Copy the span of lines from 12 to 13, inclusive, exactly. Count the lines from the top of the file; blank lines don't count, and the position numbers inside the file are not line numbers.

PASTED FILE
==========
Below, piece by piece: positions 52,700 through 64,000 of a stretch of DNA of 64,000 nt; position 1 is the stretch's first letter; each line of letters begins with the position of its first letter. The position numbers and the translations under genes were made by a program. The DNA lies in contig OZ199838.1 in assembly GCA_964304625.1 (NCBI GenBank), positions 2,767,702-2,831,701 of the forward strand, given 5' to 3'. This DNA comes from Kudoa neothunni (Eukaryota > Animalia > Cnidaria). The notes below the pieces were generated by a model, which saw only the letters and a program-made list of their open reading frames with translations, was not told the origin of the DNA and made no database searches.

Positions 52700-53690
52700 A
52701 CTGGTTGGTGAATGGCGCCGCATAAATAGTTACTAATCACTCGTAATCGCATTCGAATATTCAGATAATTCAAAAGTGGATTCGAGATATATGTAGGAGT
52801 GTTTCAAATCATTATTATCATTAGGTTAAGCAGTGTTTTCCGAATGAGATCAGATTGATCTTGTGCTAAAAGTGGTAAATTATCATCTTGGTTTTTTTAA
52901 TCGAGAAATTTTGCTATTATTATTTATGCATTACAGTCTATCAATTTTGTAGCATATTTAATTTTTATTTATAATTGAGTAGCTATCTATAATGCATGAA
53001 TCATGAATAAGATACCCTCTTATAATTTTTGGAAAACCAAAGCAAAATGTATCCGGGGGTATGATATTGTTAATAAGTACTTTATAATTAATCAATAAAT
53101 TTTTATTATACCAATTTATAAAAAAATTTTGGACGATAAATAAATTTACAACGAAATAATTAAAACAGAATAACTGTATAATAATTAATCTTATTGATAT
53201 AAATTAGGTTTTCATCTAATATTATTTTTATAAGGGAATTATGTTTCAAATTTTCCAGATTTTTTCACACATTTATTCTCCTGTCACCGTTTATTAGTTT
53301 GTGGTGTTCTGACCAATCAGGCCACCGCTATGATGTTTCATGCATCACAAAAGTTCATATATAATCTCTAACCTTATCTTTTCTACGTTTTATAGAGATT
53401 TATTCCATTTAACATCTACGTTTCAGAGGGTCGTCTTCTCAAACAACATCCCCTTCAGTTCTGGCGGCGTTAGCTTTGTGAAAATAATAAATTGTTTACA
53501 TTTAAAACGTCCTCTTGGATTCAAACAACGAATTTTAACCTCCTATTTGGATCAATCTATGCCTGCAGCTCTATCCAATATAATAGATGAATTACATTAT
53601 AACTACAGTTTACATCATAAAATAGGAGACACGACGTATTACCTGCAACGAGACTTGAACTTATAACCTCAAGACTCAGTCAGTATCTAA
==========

53501 TTTAAAACGTCCTCTTGGATTCAAACAACGAATTTTAACCTCCTATTTGGATCAATCTATGCCTGCAGCTCTATCCAATATAATAGATGAATTACATTAT
53601 AACTACAGTTTACATCATAAAATAGGAGACACGACGTATTACCTGCAACGAGACTTGAACTTATAACCTCAAGACTCAGTCAGTATCTAA